A common but often overlooked oil and gas lease provision is the “continuous drilling” or “continuous operations” provision. Generally, a continuous drilling provision allows a temporary cessation of production without automatically resulting in the termination of an oil and gas lease that has been extended by production. In order to qualify for the temporary cessation, certain operations (as defined in the lease or by case law) must be commenced on the leased premises or lands pooled or unitized therewith within a specified time period (typically from 30 to 120 days). Two examples are as follows:
If, at the expiration of the primary term of this lease, oil or gas is not being produced on the leased premises or on acreage pooled therewith but Lessee is then engaged in drilling or reworking operations thereon, then this lease shall continue in force so long as operations are being continually prosecuted on the leased premises or on acreage pooled therewith; and operations shall be considered to be continuously prosecuted if not more than ninety (90) days shall elapse between the completion or abandonment of one well and the beginning of operations for the drilling of a subsequent well.
If, at the expiration of the primary term, oil or gas is not being produced on said land, but lessee is then engaged in drilling or reworking operations thereon, the lease shall remain in force so long as operations are prosecuted with no cessation of more than 30 consecutive days.
Continuous drilling provisions are of particular importance when analyzing older, HBP leases. Specifically, a number of situations should be considered. Has your lease produced each and every month since the expiration of the primary term? Have you or your predecessor ceased production to rework the well or recomplete in a new formation? Have severe weather conditions caused a temporary cessation of production? Each of these situations could potentially lead to a finding that your lease has expired.
Oil and gas wells generally do not have perfect production histories. Williams & Meyers states: “Since repairs, breakdowns, and reworking operations are incidental to the normal operation of a lease, the parties must have contemplated that the temporary cessation of production caused by such events would not result in automatic termination of the lease.”1 Based upon this implied understanding, if an oil and gas lease does not contain a continuous drilling provision, the lessee may extend the lease by exercising reasonable diligence in the continuance of its operations on the leased premises. In other words, courts have held that a temporary cessation of production is allowed where no specific deadline is provided.2 What is temporary? There is no hard and fast rule. An Arkansas court found a temporary cessation where a fire destroyed a producing well and production was not resumed for four years.3 However, whether a cessation of production is temporary is a question of fact that will depend on the individual circumstances.4 Although the individual facts may vary, courts typically weigh the following factors: failure of the lessor for a substantial period of time to claim forfeiture during which time the lessee was engaged in activities on the lease, absence of drainage, intent of lessee to hold the lease, and diligence of the lessee in seeking to find a market or to resume production.5 Due to the fact-intensive nature of the analysis, each circumstance must be carefully reviewed under the applicable case law in that state.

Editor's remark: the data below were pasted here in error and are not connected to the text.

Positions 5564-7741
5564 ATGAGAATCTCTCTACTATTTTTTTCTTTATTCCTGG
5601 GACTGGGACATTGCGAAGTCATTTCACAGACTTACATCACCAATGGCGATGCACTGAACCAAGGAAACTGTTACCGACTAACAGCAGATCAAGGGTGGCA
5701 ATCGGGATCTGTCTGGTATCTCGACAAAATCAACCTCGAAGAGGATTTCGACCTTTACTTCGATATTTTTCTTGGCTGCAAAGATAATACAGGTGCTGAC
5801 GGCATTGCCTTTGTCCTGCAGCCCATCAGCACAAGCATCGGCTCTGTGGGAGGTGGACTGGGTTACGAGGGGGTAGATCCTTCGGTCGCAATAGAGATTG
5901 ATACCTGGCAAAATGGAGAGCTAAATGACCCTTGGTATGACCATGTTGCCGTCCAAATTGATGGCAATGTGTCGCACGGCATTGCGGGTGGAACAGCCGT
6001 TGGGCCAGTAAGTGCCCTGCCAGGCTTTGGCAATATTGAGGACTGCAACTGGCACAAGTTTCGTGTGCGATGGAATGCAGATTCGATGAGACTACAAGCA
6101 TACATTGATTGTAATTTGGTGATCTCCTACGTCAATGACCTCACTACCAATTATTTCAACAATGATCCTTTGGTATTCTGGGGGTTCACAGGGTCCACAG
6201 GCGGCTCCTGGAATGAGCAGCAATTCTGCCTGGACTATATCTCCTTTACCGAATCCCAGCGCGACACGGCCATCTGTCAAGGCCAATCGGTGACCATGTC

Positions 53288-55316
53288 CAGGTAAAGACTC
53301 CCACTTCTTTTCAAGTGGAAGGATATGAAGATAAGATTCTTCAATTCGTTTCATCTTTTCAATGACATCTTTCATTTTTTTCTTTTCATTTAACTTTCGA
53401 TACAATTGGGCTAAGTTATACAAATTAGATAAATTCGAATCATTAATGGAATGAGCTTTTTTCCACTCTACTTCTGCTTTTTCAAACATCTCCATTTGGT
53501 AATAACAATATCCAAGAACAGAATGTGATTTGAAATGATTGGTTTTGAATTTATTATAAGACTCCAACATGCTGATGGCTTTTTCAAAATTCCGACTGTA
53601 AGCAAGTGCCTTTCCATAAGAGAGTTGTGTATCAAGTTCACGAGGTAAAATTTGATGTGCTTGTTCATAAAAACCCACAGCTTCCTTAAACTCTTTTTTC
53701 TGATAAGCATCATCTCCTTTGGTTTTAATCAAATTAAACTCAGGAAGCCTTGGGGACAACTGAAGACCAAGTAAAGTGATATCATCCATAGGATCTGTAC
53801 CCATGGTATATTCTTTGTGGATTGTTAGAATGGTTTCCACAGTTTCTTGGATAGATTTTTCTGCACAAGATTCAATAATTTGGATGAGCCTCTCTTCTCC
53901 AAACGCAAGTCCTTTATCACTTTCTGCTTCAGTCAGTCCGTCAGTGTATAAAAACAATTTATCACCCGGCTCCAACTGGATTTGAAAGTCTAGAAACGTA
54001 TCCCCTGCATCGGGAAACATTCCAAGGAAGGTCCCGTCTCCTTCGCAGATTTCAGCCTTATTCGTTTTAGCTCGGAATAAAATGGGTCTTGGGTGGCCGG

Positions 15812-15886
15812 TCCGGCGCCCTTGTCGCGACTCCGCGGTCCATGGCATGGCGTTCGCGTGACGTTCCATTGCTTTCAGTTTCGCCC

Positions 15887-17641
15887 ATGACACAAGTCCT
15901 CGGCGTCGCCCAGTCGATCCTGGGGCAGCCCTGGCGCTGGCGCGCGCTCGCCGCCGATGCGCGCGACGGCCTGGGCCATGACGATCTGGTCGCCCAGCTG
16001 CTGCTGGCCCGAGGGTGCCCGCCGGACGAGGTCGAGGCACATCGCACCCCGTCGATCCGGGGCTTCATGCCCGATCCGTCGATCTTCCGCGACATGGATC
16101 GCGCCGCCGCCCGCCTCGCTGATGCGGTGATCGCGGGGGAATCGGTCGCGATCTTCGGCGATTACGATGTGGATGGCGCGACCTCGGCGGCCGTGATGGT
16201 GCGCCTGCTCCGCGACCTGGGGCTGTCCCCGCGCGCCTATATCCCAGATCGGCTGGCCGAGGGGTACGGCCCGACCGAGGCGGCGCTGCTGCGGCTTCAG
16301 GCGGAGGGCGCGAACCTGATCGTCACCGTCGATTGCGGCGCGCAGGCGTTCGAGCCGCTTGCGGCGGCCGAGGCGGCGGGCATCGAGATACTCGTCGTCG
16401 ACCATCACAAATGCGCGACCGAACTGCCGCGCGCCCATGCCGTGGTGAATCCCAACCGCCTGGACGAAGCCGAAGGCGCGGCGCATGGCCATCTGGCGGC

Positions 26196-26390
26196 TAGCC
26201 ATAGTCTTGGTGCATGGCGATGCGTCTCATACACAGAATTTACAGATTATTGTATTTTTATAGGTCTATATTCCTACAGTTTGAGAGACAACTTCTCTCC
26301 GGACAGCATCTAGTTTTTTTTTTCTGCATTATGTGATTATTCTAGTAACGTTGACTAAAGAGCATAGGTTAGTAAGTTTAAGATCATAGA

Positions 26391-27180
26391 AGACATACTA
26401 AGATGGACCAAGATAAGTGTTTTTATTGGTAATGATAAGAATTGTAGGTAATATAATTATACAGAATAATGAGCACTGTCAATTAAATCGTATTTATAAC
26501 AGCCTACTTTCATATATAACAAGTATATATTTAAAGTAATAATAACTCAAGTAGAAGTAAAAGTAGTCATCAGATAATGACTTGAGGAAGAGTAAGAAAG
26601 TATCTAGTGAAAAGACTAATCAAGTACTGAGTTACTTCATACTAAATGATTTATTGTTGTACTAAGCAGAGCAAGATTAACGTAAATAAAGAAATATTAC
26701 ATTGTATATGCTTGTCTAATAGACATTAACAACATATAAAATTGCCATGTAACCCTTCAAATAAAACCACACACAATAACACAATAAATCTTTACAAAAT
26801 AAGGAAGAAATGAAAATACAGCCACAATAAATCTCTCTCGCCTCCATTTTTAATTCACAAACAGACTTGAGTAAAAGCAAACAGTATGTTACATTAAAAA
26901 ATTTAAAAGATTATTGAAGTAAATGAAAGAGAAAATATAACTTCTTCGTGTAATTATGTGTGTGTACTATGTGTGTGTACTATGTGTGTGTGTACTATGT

The continuous drilling provision was created in order to provide more certainty in the face of inconsistent court rulings. While providing the parties with a more reliable test, a continuous drilling provision could prove fatal to an HBP lease. According to Williams & Meyers: “Where there are express savings provisions in a lease that specify dates [i.e., 30-120 days] by which the lessee must take certain action or the lease will terminate, the temporary cessation of production doctrine will not apply so as to extend the lease beyond those specified time limits.”6 Unlike the analysis above, the specific time periods by which a lessee must recommence operations are hard and fast.7 Absent some other lease provision, mechanical issues with the well, lack of a market, or any other delay in production could cause a lease to be deemed expired in as few as 30 days without production. Therefore, careful attention should be made to the production (and operations) history on the leased premises to ensure any continuous drilling provision has been strictly observed.
Despite a constant push for greater efficiencies in acquisition due diligence and title opinions, a thorough HBP analysis should not be forgotten. Such analysis may require obtaining well records back to the date of first production, reviewing the complete well file, and investigating the cause of any delays in production.
For More Information Contact:
David B. Hatch
1Williams & Meyers, “Oil and Gas Law” § 604.4.
3Saulsberry v. Siegel, 252 S.W.2d 834 (Ark. 1952).
4See Watson v. Rochmill, 155 S.W.2d 783 (Tex. 1941).
5Williams & Meyers, § 604.4 at fn. 11; see, e.g., Somont Oil Co. v. A & G Drilling, Inc., 49 P.3d 598 (Mont. 2002) (finding the intent and diligence of the operator in restoring production is a factor in determining with a cessation of production is temporary).
6Williams & Meyers, § 604.4.
7See, e.g., Greer v. Salmon, 479 P.2d 294 (N.M. 1970) (finding that where the lessee didn’t strictly comply with the 90-day cessation clause the lease terminated).